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What a Racket!

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I play tennis twice a week. Not very well. But I’m a minor fanatic, and even light rain will not dampen my spirits.

I watch all the great tennis players and imagine that maybe I could play like them. Of course simply upgrading my racket would definitely improve my play!

I started with a wooden racket. It was heavy and clumsy, and it made the ball go all over the place. Then came the steel racket, which Jimmy Connors used in the late 1960s, winning Wimbledon with it.

The real breakthrough came when Howard Head, an engineer, developed an aluminium racket which was marketed as the Prince in 1976. There were two major improvements.

Firstly it was lighter. Although the older and heavier rackets allowed for more power with less effort, the lighter racket gave players greater maneuverability and better control over their shots. The new frames had to balance between rigidity and flexibility. Stiffer frames gave the strokes greater power by keeping the head more rigid. But flexible frames absorbed shock better, had less vibration, and thereby reduced the incidence of tennis elbows. Aluminium had just the right balance.

Secondly, the hitting area was increased to 130 square inches. Players also found that the greater surface area of the racket head meant that there were fewer misses.

Machiavelli might even have approved of this racket.

Everyone went out and bought one. But not me. I couldn’t afford it.

It was around this time that the popularity of tennis skyrocketed to well over 25 million players worldwide by 1993. Earnings for top tennis players has also streaked upwards. Top seeded Roger Federer of Switzerland earned $4.7 million, and second seed Andy Roddick of the United States earned $2.1 million in 2003.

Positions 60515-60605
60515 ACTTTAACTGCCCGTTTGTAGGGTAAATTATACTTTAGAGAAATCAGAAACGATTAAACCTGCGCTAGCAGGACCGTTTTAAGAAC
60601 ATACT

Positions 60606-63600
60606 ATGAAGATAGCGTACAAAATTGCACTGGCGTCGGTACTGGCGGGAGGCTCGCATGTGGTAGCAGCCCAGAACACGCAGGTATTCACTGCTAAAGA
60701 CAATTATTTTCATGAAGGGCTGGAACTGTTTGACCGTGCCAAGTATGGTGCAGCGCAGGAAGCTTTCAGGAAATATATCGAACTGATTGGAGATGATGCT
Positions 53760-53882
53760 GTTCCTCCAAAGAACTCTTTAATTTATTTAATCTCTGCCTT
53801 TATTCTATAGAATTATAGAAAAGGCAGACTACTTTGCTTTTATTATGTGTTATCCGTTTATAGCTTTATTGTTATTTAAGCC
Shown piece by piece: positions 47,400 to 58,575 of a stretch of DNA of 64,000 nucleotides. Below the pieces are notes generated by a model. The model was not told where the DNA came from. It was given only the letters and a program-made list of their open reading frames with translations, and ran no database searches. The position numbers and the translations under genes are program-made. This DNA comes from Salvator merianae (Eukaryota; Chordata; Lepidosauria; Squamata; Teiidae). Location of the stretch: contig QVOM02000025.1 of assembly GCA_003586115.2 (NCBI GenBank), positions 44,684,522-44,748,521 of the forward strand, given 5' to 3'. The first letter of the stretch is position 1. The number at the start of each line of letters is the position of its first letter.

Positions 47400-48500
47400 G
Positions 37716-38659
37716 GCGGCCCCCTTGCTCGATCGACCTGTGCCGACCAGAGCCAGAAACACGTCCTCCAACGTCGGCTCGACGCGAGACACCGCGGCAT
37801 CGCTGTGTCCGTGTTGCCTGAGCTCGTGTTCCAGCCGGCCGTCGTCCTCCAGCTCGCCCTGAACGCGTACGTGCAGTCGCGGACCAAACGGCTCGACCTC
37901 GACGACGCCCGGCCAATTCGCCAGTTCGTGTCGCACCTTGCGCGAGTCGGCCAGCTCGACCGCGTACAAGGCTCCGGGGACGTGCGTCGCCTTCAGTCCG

Not content, Howard Head experimented with different materials. He tried fiberglass, boron, graphite, and Kevlar. The latter is a flexible lightweight fiberglass five times stronger than steel, and used in bullet resistant vests.

Technology was revolutionizing tennis. There were a few diehards, including John McEnroe who became the last person to use a wooden racket at Wimbledon in 1982. Indeed when Bjorn Borg used a wooden racket, he lost most of his games. By 1990s, there was only one manufacturer left making wooden rackets.

The newer materials increased the velocity of the shots by up to 30%. Serves were now routinely exceeding 100 miles per hour. This has led to a rather boring style of tennis comprising devastating serves and volley, as played by Bjorn Borg, Pete Sampras, and Andy Roddick. Indeed Andy Roddick’s best serve is 153 miles per hour. The Guinness Book of World Records lists William Tatem Tilden (1893-1953) to have the fastest service ever measured, of 163.6 miles per hour in 1931.

When Head introduced an even lighter weight titanium racket containing lightweight graphite fibers in 1998, I succumbed to peer pressure and bought one, despite its exorbitant cost. My playing should have improved, but unfortunately my opponents also bought the same titanium racket, thereby negating any advantage I would have accrued from this purchase.

In 1999 Wilson introduced a new racket made with a material called Hyper Carbon. This was an ultrahigh-modulus carbon fiber: 4 times stiffer, 65 percent lighter and 4 times stronger than most popular tennis racket materials.

Recently, Head has announced a new Liquid Metal racket comprising titanium mixed with carbon fibers, said to have better characteristics, including better shock absorption. The verdict for this racket is still out.

To my dismay, I have discovered that buying new rackets over the years, has not really helped my play. Perhaps psychologically I feel more confident. But this has only helped a smidgen. Nah, I won’t bother upgrading to this new technology. Not unless I’m convinced it will improve my play.

“Pardon, it will improve my play, you say? Mmm, do you trade old rackets for new?”

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